A look of horror comes across friends’ faces when I tell them the grand plan for my second marathon. Fired up with enthusiasm after triumphantly collapsing over the Virgin London Marathon finish line in April, I was determined not to kick my running shoes off and leave them gathering dust for the rest of eternity, so signed up for another one happening two months later. In the Arctic.
Now, firstly, I should make it clear that I’m not a natural runner. While I feel like a gazelle sprinting gracefully through the streets of London, when I catch my reflection I am hunched like Quasimodo, dragging my feet through puddles and panting a lot.
But what I lack in grace and ability I more than make up for in enthusiasm and nervous energy, which is what I was hoping would pull me through as I stepped off the plane in the Norwegian city of Tromsø two weeks ago for their annualMidnight Sun Marathon.
It’s the middle of the night. The sun is shining. There are more than 4,000 runners from 56 countries – 300 from the UK, but others from as far afield as New Zealand, Brazil and China – signed up for either a 10K, a half marathon, or the full 26.2 miles, and making a Lycra-clad invasion on the city whose position 200 miles north of the Arctic circle means the sun doesn’t set for a nine-week stretch during the summer.
Most of the city is located on the island of Tromsøya, surrounded by calm waters and spectacularly rugged snow-topped mountains, which – thankfully – we’ll be avoiding by following a route that sticks close to the water. But the scenery and terrain is already marking out Tromsø as something of a sports haven, with thePolar Night Half Marathon being held in January and the Sky Race Ultra Marathonin August.
“People don’t come here expecting a personal best – it’s an experience race,” says Nils Haetta, who has been organising the Midnight Sun races ever since they started 26 years ago. But, even after a night spent scoffing lasagne and mingling at a local pasta party, the thought of that PB starts to slip away on race day when there’s sightseeing to be done – I took the opportunity to shoot up the cable car on nearby Mount Storsteinen for a bird’s-eye view of the race route and visit the city’s museums. Not to mention my gung-ho attitude to pre-race nutrition at the hotel buffet breakfast (I have never, and will never, walk past a plate of salmon without tucking in).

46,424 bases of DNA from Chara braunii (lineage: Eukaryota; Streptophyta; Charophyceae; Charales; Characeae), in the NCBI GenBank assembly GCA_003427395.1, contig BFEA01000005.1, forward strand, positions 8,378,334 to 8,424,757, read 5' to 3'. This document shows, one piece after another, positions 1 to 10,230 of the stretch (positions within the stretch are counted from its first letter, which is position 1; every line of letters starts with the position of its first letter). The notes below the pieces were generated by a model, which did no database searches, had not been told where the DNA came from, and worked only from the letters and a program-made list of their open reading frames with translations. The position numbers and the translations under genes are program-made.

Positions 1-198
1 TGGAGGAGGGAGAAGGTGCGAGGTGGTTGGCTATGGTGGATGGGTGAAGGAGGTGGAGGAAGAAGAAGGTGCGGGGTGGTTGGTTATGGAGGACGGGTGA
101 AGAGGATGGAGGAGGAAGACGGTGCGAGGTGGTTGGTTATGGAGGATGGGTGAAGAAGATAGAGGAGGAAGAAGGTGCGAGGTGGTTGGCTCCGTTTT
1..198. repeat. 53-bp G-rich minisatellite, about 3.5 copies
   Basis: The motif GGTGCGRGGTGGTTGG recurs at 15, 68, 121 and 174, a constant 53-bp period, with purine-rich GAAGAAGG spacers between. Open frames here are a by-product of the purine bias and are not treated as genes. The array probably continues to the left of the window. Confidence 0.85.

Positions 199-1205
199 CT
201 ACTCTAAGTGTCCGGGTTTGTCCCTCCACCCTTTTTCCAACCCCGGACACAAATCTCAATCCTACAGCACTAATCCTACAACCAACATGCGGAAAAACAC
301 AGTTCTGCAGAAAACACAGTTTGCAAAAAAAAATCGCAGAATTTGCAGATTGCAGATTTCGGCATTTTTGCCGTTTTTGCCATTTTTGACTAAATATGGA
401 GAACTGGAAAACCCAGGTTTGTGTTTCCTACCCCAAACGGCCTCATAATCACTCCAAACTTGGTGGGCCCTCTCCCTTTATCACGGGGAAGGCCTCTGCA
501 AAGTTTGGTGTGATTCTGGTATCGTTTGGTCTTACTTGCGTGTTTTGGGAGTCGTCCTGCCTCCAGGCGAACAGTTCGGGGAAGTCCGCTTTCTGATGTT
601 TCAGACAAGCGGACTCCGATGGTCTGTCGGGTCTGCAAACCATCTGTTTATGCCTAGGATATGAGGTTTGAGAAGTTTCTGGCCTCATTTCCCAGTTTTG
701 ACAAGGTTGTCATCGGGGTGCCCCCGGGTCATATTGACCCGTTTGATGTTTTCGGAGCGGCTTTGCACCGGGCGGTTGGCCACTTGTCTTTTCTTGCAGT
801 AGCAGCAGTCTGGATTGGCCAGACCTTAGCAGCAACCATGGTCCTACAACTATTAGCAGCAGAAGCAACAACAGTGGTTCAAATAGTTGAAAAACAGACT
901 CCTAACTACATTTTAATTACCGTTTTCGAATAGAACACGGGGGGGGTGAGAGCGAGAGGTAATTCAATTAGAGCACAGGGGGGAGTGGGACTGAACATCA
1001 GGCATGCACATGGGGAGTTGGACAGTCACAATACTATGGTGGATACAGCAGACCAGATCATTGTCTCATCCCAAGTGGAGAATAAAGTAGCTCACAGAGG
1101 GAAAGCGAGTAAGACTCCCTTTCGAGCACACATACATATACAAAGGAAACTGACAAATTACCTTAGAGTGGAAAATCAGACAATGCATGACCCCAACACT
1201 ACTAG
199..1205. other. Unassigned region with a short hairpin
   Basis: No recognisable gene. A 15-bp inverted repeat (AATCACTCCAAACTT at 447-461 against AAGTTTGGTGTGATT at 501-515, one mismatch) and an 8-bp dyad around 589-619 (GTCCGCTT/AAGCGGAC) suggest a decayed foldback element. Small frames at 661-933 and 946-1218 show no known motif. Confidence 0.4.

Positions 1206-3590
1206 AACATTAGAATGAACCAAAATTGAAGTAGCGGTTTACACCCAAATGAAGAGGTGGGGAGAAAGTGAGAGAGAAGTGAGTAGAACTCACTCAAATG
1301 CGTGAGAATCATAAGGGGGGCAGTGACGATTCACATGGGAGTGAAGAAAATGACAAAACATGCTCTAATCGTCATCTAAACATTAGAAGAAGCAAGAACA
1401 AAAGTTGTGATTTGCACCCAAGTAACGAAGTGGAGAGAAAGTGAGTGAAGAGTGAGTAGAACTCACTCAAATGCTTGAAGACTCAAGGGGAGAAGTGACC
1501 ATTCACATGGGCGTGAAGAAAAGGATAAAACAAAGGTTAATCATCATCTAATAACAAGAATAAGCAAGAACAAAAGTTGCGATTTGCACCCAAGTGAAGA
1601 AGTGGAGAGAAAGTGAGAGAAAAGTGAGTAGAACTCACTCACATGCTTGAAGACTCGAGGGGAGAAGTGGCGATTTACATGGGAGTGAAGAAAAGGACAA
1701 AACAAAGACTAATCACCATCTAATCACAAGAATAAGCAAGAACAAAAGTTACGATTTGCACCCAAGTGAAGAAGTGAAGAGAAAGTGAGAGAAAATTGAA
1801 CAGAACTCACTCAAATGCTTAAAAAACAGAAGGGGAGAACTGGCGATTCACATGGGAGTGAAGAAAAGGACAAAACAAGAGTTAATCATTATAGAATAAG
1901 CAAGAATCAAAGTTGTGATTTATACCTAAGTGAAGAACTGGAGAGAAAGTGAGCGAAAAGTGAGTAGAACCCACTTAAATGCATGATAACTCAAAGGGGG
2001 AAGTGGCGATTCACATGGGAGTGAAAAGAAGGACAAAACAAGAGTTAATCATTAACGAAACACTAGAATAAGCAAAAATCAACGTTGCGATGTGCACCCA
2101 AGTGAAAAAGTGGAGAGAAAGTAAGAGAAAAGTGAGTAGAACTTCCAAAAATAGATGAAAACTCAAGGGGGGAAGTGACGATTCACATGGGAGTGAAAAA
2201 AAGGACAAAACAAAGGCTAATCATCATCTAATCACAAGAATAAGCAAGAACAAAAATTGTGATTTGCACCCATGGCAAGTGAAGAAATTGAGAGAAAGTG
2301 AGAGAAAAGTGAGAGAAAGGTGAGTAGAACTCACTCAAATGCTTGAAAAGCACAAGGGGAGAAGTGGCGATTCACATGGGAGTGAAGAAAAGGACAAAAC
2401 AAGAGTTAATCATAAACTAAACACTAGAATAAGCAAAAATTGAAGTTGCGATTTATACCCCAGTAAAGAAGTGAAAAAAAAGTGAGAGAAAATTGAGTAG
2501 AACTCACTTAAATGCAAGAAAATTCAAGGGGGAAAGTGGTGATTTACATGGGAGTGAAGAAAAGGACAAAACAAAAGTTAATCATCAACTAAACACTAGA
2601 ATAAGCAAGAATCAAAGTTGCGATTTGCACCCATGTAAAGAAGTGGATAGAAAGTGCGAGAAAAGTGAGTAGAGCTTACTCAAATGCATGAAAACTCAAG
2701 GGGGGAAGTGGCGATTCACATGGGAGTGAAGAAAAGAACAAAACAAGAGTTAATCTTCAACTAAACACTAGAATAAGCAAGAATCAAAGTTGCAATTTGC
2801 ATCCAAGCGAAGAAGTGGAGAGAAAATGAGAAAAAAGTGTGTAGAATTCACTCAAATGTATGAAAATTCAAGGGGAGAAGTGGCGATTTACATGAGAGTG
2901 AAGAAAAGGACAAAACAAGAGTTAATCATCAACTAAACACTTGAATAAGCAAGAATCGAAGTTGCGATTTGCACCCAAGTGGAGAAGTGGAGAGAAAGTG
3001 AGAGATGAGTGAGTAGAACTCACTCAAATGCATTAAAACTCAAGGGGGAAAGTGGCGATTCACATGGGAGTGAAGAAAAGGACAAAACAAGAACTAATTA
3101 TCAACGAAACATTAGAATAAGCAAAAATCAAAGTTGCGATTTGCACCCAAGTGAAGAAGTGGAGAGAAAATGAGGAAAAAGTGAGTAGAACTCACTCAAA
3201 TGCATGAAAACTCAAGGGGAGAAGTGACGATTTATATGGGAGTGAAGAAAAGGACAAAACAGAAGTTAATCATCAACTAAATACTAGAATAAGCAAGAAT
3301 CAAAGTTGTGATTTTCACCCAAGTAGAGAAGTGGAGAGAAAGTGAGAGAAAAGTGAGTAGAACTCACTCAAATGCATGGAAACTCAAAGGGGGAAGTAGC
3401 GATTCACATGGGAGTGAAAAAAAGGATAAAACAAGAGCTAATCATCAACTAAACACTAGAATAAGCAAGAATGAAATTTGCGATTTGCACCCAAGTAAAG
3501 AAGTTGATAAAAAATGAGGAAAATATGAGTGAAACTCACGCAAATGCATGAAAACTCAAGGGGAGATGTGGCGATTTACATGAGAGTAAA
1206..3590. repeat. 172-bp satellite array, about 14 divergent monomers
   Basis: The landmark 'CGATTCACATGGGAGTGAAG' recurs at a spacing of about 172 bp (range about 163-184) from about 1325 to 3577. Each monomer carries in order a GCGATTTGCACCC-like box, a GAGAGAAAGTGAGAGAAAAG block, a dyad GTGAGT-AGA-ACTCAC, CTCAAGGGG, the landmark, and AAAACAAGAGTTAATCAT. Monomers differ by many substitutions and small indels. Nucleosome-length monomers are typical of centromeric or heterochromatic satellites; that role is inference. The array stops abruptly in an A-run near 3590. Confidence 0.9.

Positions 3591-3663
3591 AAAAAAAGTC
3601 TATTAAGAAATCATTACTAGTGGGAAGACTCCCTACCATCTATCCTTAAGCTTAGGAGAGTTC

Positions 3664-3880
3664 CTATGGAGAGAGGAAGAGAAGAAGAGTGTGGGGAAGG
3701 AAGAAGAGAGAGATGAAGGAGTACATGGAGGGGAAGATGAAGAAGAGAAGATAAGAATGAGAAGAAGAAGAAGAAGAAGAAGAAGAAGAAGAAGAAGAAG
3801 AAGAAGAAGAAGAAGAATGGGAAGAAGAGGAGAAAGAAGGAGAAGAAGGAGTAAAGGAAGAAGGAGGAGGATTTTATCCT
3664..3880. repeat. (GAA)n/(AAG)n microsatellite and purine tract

After hearing tales of rain and gloomy weather in previous years, spirits are high on the starting line as the 858 marathon runners (with more than 100 first-timers) strip off layers to just T-shirts, jiggling around to the group warmup before an 8.30pm kick off. The route is described as “relatively flat” despite the fact we have to slog over the looming Tromsø Bridge – rising up 50m – twice. With views so great, you can’t hate yourself for cracking out a selfie stick and picking up grunted swear words in at least 10 different languages.
But, with the bridge behind you, every runner suddenly looks pretty perky. Crowds of locals set up picnics along the route to cheer you on and offer a snack of nuts and hot coffee if you need a pick-me-up. We run past the Arctic Cathedral (similar to a miniscule Sydney Opera House), and the Polaria aquarium (a row of five buildings slanted like dominoes). We breathe in the cleanest air, and see scenery so beautiful it makes every single training run at the crack of dawn worth the effort. It’s the world’s northernmost marathon, but it must be up there with the friendliest and most picturesque, too. I defy anyone to find a prettier route than the final 8-mile plod along the water’s edge, or a more enthusiastic crowd on the home stretch than the Norwegians on a bar-lined street at 1am who haven’t seen darkness in a month.
Maybe it’s because of the sunshine, or maybe it’s the scenery, but I even muster enough energy for that final gazelle-like sprint to the finish line.
Flights to Tromsø with SAS start from £72. Entry into the Midnight Sun Marathon starts from 750 krone (£61).